Friday, November 16, 2007

Grocery Shopping...Frugally

We went grocery shopping on Monday, and as I was shopping I realized I have learned some things that have saved us a ton of money over the past few years. A lot of the things I've listed below may be really obvious to the savvy shopper, but they have definitely helped me since I've had my own family.

Most recently, I learned that equal quantity is not equal weight. This is very obvious in fruits and vegetables, but when you buy tortillas, and the two packages are sitting side by side, both 20 count, and one is cheaper, do you take the time to see if there is a difference in weight? Or do you just pick up the cheaper one? You could get 5 oz. more of tortillas for pennies. I've caught myself doing this time and again, because it's easy just to scan the quantity and price. The same with ice cream- they all seem the same size, but is one a half-gallon and one 1 1/2 quarts? If you pick up the 1 1/2 quart just because it slightly cheaper, you are probably not getting the best deal.

This also holds true for eggs at our store. The boys eat eggs for breakfast. On Monday, a dozen large eggs cost $1.86. I looked at the jumbo eggs, and they were $1.98. The large eggs were 24 oz and the jumbo eggs were 30 oz. It was only .13 for 25% more eggs! (The large eggs were .0775 cents per ounce. The jumbo eggs were .066 per ounce.) We needed those few extra ounces of protein for our growing little boys!

I noticed I never buy anything on the end cap (end of the aisle) without checking the section to price compare (or if you had one, a price book). On our way out, I saw a bottle of Karo syrup I needed for $1.93 in the holiday baking section in the main aisle. I picked it up, then went to the aisle where the rest of the corn syrup was located, where I saw the generic brand, same size for .92. I can tell you, I rarely find an end-cap item that is cheaper than it's competition.

I also always use competitor ads at Wal-Mart. They will price match local sales as long as they aren't what they call gimmicks- buy one get one free, or buy one get one for a penny. I added up the savings the last time I went shopping. I saved $12 on products I normally buy just by bringing in the ads.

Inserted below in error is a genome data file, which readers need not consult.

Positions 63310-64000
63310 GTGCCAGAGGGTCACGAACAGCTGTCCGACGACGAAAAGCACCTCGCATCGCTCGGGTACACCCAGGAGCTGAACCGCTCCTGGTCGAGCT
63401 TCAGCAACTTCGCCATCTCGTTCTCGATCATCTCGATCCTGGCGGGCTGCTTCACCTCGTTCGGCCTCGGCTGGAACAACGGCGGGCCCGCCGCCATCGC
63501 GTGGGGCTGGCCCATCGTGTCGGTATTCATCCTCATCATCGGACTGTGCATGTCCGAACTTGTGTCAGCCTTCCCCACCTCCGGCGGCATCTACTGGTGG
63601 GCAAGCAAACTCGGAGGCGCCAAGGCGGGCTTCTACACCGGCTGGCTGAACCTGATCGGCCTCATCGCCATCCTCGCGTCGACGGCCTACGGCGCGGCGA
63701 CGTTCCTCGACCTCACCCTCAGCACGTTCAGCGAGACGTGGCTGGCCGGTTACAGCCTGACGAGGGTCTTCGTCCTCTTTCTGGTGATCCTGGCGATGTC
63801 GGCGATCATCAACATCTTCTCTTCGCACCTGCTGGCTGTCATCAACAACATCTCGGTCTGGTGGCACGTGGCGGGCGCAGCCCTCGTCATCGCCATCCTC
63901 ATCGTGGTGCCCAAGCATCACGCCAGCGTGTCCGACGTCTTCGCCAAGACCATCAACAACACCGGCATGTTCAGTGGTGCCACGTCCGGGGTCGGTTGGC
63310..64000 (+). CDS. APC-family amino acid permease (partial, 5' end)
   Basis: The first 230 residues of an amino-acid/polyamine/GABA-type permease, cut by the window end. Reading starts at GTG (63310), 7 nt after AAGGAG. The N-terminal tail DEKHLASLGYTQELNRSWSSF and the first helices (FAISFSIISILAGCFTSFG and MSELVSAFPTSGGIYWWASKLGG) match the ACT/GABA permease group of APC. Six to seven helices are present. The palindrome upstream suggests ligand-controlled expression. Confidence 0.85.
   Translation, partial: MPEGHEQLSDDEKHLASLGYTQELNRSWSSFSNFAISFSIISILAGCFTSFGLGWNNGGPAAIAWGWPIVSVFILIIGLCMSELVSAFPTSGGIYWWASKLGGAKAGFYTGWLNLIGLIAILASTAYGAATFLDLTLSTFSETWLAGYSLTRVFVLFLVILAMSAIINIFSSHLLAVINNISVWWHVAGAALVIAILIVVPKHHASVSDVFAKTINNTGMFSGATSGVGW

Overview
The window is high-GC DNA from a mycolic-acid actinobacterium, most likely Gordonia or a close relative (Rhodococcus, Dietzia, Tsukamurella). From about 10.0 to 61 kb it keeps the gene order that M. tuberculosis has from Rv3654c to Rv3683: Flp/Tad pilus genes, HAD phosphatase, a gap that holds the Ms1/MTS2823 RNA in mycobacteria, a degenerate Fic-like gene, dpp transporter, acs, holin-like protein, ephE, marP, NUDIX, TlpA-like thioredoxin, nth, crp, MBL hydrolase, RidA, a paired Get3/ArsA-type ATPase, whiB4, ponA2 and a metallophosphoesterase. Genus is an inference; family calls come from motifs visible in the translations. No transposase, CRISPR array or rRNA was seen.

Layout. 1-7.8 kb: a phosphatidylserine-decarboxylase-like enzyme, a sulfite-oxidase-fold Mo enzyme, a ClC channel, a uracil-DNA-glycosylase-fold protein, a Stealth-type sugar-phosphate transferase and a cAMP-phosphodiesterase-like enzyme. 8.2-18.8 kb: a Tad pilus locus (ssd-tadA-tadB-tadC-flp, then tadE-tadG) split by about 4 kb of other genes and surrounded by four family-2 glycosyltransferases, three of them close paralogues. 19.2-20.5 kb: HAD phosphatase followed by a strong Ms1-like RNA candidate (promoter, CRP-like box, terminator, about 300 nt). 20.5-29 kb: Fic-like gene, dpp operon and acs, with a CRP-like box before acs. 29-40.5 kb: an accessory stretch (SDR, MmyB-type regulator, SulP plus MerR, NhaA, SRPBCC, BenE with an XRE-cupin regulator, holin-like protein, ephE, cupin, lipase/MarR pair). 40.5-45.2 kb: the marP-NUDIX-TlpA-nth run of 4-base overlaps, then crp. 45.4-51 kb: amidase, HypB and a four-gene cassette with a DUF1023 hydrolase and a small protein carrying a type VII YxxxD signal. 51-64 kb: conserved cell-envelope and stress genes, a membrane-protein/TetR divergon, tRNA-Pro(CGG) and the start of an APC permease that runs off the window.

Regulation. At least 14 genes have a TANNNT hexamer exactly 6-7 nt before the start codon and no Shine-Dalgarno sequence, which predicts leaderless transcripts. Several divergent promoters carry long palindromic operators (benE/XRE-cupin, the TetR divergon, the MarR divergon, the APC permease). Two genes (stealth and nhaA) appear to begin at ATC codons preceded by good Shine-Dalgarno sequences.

Another strategy that saves our family a ton of money is don't be afraid to speak up. When I am shopping I look at the price of each item I buy when I pick it up. When I get to the register, I catch so many pricing errors because I watch the screen as the cashier scans each item. Don't feel bad for asking for the price they listed- it's your money, and you have the right to request that they honor their listed price.

On Monday, I bought some lemon juice and the price was off by 8 cents. I politely told the cashier the price it was supposed to be, and she quickly changed it for me. I had two, so I saved .16 just by saying a few words. On occasion I have had to wait while a manager checked the price. It has saved us so much money to carefully watch for price mistakes while checking out, and then after checking out, scanning the receipt to see if we had missed anything.

Wal-Mart also has a policy that if an item rings up incorrectly (and they go to verify it), you get the item for free if it's less than $3.00 or $3.00 off if it's more. A few weeks ago, we bought noodles that were on clearance on the end of the aisle, and they rang up at normal price. We didn't catch it until after we paid, so we went to the service desk and got a refund and got the item for free.

To get the most savings while you are shopping, the most important thing of all is to take your time. Comparing weights and quantities, checking prices, shopping competitor's ads, and watching carefully as you check out all take your time and concentration. I have seen in our lives that with just a little bit of extra time and effort you can save a ton of money at the grocery store.

Check out more frugal living tips at Crystal's blog.
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